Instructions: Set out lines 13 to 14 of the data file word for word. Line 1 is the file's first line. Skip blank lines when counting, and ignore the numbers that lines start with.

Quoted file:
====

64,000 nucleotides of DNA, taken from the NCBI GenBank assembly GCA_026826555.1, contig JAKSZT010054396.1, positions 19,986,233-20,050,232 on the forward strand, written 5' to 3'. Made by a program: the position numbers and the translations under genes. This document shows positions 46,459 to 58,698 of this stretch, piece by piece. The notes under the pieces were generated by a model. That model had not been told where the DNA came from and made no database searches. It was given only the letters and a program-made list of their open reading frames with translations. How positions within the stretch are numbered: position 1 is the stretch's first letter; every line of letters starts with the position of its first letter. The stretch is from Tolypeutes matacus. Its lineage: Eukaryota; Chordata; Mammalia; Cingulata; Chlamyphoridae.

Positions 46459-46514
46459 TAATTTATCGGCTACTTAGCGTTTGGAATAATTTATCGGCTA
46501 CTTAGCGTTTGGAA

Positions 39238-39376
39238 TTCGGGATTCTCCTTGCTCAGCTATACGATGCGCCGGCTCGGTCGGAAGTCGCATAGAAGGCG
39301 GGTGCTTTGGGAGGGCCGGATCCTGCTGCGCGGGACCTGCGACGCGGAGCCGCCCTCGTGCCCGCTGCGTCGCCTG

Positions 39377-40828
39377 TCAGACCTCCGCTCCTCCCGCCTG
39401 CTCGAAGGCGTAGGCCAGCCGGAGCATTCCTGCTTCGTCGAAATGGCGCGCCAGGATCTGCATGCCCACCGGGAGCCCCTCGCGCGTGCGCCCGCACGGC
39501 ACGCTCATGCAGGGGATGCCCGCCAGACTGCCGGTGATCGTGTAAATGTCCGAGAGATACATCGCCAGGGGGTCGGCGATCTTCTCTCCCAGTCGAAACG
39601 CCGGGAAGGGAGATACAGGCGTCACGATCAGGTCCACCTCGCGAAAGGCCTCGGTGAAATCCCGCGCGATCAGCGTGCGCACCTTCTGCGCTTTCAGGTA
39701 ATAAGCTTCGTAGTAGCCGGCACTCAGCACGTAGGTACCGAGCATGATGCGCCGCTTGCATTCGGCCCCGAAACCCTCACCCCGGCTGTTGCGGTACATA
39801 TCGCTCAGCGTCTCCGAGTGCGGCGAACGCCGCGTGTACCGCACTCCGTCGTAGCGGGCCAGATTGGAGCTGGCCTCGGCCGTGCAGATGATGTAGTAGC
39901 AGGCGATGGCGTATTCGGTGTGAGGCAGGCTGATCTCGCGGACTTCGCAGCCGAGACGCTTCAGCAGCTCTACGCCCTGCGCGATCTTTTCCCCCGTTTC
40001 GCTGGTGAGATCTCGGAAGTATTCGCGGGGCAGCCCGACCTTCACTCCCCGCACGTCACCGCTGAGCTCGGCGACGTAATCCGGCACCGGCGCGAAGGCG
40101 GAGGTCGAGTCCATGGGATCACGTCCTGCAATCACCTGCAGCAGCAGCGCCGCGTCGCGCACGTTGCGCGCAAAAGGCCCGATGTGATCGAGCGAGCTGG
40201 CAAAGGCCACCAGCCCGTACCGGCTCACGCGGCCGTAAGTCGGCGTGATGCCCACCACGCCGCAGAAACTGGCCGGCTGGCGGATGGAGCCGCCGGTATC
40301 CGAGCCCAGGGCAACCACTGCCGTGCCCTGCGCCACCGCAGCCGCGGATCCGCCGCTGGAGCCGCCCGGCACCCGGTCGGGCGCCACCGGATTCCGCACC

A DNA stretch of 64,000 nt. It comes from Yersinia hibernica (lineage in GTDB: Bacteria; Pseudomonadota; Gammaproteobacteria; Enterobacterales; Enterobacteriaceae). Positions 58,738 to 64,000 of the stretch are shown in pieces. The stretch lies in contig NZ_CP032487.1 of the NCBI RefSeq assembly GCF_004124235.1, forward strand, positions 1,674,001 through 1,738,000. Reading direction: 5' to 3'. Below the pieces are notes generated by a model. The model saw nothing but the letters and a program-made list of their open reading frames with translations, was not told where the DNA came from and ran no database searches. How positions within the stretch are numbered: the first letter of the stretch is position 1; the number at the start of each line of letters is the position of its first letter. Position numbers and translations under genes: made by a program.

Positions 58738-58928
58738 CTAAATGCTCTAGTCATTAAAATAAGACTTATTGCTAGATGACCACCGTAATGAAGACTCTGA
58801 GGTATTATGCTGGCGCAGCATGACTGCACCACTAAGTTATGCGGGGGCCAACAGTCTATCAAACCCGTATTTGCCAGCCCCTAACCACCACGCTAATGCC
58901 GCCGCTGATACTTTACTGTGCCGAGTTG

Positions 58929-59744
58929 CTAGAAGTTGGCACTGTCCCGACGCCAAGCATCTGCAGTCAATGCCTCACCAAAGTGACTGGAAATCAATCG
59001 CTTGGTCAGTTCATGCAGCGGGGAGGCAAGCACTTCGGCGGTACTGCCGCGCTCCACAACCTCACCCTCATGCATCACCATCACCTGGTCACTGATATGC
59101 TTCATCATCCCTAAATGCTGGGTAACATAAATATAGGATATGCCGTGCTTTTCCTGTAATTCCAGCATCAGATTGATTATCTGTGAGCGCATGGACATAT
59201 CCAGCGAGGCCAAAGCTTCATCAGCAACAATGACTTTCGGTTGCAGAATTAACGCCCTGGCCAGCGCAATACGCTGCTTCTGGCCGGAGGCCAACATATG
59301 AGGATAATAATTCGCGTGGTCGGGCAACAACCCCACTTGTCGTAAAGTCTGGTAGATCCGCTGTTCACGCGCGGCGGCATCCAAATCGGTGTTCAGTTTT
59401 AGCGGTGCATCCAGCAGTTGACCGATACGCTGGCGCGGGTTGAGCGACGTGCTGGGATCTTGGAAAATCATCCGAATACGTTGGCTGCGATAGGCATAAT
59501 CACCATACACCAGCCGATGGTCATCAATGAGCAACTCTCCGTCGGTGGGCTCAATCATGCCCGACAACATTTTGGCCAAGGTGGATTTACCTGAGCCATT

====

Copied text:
39701 ATAAGCTTCGTAGTAGCCGGCACTCAGCACGTAGGTACCGAGCATGATGCGCCGCTTGCATTCGGCCCCGAAACCCTCACCCCGGCTGTTGCGGTACATA
39801 TCGCTCAGCGTCTCCGAGTGCGGCGAACGCCGCGTGTACCGCACTCCGTCGTAGCGGGCCAGATTGGAGCTGGCCTCGGCCGTGCAGATGATGTAGTAGC